During my first week with the organization, I had the opportunity to accompany Adji Sanghor in her traveling, and together we visited over twenty schools in the area – where we met with the young girls sponsored by the program “Nos Soeurs à l’école” (“Our Sisters in school”). We spent entire days on the road. The trip was tough, and the roads were awful. It’s not even fair to say there were potholes in the asphalt. Instead, there were some asphalt chunks on the dirt roads. But that is not what I want to talk about. Continue reading

The Women of Senegal – Part 1

Sokone, Fatick, Senegal | Mercredi 6 Septembre 2013

Women’s Global Education Project is a ten-year-old organization founded on the belief that a society thrives when there is universal education, gender equity, and women who are empowered to be independent. Started in 2003 by a former Peace Corps volunteer (who lived in Sokone in the 1990s with the same family I’m living with now), WGEP partners with local organizations in Senegal and Kenya to increase the educational outcomes of young women. UNICEF estimates that worldwide, some 117 million school-aged children do not attend school, 62 million of them girls. Attendance rates are lowest in sub-Saharan Africa, where only 57 percent of girls are in school, and just 15 percent of these go on to secondary school. Continue reading

The locals, the tea and the quality time

Hi, I’ve updated the post with photos from each day and a Portuguese translation :D

October 28 | Day 1 in the village: My host family’s house is still under construction. After losing everything they owned in last years flooding, they had to start from scratch. So today, as I moved in, so did my host brother, sister and her brother in law who were all living elsewhere. We are starting our new lives together. Here, time really is people, and on my first night alone, I hung out with my host family for seven hours straight! We were together the second I arrived, at 19 o’clock, until the moment I went to bed at 2 in the morning. We hung out as they prepared dinner in the living room, and on the rooftop afterwards as they made me ataaya tea. We talked for hours, which made me feel included from the get go, and the host siblings made sure I had everything I needed before going to bed. Continue reading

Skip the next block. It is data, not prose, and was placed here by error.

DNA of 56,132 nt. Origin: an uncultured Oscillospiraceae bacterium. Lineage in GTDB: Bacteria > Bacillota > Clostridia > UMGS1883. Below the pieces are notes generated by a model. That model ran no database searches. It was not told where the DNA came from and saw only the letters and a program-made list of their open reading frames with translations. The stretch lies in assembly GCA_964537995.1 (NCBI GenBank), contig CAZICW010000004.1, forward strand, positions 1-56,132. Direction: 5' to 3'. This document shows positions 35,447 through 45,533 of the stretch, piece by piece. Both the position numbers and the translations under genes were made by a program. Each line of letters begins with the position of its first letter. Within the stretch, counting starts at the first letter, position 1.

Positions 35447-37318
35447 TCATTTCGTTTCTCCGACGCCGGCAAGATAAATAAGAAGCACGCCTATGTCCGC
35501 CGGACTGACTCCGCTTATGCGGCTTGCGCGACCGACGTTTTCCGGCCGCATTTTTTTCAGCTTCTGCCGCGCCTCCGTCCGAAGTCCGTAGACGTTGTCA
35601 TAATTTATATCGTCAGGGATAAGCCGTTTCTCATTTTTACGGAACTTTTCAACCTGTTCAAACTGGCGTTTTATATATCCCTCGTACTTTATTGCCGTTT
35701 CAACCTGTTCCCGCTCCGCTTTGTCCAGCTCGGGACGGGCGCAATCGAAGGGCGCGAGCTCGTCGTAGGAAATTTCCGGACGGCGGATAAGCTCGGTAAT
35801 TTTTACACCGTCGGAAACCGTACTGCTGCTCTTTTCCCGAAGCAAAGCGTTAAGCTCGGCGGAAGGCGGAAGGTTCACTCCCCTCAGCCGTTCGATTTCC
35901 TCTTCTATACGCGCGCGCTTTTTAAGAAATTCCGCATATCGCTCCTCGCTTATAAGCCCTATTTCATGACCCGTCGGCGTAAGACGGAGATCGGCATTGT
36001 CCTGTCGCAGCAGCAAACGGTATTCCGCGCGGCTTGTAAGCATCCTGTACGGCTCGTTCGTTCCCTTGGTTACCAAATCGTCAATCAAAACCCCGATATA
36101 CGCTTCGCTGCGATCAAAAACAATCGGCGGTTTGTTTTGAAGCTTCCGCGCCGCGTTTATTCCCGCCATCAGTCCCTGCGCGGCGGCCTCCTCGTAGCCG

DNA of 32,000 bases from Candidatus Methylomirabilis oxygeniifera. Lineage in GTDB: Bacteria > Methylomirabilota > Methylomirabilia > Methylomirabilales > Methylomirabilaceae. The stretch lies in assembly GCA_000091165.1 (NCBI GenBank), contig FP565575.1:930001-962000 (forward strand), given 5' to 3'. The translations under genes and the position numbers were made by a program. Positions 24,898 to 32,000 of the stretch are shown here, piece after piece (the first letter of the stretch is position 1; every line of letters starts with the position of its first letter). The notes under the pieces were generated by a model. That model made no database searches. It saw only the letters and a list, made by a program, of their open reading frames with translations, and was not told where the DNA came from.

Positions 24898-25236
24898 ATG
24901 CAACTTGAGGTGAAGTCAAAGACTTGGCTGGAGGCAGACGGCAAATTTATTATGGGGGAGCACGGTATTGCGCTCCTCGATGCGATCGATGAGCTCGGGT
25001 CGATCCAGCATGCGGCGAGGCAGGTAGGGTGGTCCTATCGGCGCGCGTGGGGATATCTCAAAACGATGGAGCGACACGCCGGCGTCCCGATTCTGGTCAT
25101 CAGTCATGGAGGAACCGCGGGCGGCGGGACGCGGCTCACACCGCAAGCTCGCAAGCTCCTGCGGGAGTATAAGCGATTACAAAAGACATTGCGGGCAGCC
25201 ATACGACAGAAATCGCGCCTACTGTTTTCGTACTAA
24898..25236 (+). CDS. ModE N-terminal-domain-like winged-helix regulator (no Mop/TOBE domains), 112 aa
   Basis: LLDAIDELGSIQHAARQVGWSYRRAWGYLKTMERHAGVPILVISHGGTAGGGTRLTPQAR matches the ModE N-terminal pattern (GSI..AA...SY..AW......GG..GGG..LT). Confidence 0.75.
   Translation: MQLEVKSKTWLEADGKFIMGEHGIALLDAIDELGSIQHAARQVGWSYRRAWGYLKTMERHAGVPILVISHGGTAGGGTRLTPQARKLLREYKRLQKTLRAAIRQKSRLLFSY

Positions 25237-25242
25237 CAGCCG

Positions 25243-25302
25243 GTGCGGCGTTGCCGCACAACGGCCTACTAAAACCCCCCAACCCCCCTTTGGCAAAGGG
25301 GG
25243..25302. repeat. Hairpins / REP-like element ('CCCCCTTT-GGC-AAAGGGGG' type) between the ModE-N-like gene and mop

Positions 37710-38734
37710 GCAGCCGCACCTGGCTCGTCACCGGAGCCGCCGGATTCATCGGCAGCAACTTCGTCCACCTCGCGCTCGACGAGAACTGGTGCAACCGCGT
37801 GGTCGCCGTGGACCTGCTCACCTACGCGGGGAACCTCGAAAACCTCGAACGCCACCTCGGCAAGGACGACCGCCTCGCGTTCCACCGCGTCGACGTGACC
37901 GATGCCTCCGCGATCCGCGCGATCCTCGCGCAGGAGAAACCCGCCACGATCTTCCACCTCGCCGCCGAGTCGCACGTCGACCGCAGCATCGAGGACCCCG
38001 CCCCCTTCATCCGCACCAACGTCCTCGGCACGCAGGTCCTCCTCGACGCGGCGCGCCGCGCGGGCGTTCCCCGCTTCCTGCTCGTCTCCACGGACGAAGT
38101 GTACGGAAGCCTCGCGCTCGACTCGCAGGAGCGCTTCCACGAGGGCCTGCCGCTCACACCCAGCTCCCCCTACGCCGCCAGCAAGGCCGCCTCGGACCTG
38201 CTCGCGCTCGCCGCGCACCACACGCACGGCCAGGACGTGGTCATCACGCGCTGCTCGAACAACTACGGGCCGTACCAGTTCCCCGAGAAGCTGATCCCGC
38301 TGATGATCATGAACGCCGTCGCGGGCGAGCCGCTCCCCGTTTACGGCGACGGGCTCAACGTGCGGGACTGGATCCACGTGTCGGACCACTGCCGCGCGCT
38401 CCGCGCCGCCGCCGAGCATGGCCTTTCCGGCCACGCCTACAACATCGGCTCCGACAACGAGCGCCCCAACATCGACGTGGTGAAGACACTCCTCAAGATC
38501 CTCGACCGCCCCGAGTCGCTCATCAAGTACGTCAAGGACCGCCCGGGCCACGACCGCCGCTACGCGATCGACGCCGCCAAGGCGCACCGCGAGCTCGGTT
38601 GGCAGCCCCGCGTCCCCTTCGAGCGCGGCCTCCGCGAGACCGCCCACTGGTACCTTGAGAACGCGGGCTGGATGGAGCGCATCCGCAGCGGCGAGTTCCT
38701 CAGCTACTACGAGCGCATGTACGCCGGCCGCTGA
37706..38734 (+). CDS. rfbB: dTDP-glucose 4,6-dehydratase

The second half

Sur le chemin de Sokone, Senegal | Lundi 28 Octobre 2013

I didn’t come to Senegal solely for the academics. What drew me to this program more than anything else was the opportunity to do an internship during part of my stay in West Africa. The idea of spending seven weeks in a classroom in Dakar leaning French, a new language (Wolof) as well as taking country analyses, public health and sustainability and environment courses was great, but spending six extra weeks simply working and experience the pace of life in a small village is what made me sign up for the Minnesota Studies in International Development. Continue reading

We are here to study the ocean

Plage de Mermoz, Dakar, Senegal | Samedi 7 Septembre 2013

Continue reading

The sheep, the Boubous and the Tabaski

Mermoz, Dakar, Senegal | Mercredi 16 Octobre 2013

What a beautiful, cultural and satisfying day! I probably shouldn’t have gone to bed as late as I did yesterday, the little sleep I got did not suffice for the intense Tabaski marathon. In Senegal the feast of Eid al-Adha, know as “Tabaski” in the west African country, is a busy and expensive time for families. Tradition demands that Muslims celebrate the holiday with a freshly slaughtered sheep. It wasn’t pretty, but it was so yummy! Everyone purchases new, flashy, fancy tailor-made outfits in advance and reserve their sacrifice even months before – people can pay between $40.000 FCFA ($85 USD) for a baby sheep 150.000 FCFA ($310 USD)  for an adult male. And you get to feed it, pet it and play with it until Tabaski morning. Continue reading